I chose to write about the infographic produced by the Washington Post back in December 2010. I chose it for its simplicity and ease of navigation. The information is clearly received and very informative. The graphic illustrates the NRA’s (National Rifle Association) electoral influence in the mid-term elections for congress. To me, there are two things that a multimedia package must do:
2) Using multimedia enhances a story’s appeal and brings an emotional connection to the reader (if it’s a video) or a clear representation of complex data (if it’s an infographic). The point of media is to supply an engaging representation of the story being presented.
This infographic does it for me. It’s not a video, but it supplies a lot of data for me to look at that I otherwise wouldn’t read if it was all text. An infographic like this slows down the reader’s eyes and allows for concentration on one particular subject of the article.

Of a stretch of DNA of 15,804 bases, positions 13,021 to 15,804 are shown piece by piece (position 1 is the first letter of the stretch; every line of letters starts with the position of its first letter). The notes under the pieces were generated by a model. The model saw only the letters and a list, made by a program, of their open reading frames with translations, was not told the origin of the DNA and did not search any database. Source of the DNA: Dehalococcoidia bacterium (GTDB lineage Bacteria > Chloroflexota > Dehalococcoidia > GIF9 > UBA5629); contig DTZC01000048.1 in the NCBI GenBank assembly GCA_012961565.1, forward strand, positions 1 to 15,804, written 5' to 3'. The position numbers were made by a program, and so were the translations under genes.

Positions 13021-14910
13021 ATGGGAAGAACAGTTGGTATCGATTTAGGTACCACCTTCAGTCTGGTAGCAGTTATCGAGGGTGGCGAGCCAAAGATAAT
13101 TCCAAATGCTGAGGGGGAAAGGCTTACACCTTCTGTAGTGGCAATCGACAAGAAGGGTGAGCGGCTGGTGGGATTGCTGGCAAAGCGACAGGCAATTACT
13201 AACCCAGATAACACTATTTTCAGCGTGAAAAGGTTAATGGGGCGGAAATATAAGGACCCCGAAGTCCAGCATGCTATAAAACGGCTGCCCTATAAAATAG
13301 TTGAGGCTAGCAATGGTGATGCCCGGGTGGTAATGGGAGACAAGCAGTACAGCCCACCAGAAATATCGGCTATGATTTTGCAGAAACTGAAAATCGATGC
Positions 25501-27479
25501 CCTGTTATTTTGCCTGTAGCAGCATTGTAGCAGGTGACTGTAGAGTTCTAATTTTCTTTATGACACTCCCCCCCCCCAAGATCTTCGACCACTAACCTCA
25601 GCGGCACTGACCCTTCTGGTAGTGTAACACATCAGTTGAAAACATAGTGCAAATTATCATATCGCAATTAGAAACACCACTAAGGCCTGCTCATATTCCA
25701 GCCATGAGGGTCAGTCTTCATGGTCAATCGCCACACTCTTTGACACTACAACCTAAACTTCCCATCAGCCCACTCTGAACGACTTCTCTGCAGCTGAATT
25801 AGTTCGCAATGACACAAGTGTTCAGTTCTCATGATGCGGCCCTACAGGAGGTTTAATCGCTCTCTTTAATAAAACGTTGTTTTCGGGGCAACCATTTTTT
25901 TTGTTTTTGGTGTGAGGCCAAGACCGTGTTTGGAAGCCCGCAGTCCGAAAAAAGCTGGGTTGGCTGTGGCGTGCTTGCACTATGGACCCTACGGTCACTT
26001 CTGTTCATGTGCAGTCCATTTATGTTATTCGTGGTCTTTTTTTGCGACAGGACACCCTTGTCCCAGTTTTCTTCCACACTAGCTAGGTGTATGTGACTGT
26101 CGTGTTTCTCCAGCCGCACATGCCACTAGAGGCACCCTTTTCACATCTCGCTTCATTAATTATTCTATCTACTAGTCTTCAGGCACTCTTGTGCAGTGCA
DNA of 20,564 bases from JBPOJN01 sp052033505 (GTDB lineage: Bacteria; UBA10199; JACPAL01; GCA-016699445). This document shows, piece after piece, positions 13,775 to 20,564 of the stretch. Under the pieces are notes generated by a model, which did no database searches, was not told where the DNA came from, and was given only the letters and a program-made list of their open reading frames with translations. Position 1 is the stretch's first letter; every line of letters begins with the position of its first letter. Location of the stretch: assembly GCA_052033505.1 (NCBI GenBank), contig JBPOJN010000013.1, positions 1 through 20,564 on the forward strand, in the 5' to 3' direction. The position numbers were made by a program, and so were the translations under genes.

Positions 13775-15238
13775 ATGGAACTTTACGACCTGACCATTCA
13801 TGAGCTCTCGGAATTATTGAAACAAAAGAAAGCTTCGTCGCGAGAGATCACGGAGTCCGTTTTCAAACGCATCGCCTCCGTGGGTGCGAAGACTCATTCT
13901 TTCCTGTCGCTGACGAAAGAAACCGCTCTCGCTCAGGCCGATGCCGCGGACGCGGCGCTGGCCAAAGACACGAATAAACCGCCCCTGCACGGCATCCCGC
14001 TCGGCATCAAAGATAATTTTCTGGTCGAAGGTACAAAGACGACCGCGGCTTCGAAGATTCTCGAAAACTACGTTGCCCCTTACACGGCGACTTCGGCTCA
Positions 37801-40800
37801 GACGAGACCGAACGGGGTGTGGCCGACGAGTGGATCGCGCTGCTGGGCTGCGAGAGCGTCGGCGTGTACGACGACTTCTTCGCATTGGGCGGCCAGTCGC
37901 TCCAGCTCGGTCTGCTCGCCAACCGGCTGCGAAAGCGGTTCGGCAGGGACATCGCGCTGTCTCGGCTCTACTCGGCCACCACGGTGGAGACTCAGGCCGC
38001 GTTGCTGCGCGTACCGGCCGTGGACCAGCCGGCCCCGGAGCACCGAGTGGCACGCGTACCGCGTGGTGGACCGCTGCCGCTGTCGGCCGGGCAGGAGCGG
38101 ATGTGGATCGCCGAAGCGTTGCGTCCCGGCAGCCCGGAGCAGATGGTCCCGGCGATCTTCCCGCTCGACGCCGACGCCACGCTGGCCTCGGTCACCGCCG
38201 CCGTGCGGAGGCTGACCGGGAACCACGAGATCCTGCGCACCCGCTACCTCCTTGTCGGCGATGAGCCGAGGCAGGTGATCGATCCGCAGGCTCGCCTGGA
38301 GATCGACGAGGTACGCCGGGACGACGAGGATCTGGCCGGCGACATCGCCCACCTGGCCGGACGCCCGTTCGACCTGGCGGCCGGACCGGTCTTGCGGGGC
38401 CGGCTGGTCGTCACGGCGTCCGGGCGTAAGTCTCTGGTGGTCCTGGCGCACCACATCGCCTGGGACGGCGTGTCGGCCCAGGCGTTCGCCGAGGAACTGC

The graphic highlights the NRA’s national influence in the midterm elections from 2010. From the graphic you can clearly see that the NRA spent almost six million dollars on endorsements. The NRA won 19 endorsements out of a possible 25 in the elections. The winning states are clearly visible as they are illuminated in red, while the others are gray. When you hover over a state, it gives you candidate information and the winner. I really think this is effective because the graphic condenses a lot of heavy reading into a crisp clean graphic. If I was constructing a media package that was meant to display basically over 50 columns of information with multiple rows, I’d do something similar to this. A table of the size mentioned above would be obtuse and unappealing. The New York Times is good about constructing graphics for a mass audience.
However, what makes this infographic ineffective is its terminology. There is verbiage that could be simpler, and the key could be better publicized so that we don’t have to analyze it before finally understanding it. I think the rating system could have been better illustrated as well. Someone who doesn’t follow politics would not really understand this.
The bottom line is, multimedia packages paired with text stories have a far greater impact on the reader than a traditional text story. In the age of digital content, multimedia packages can make or break a news story. Getting them right is of critical importance if you want to keep a reader involved in the story.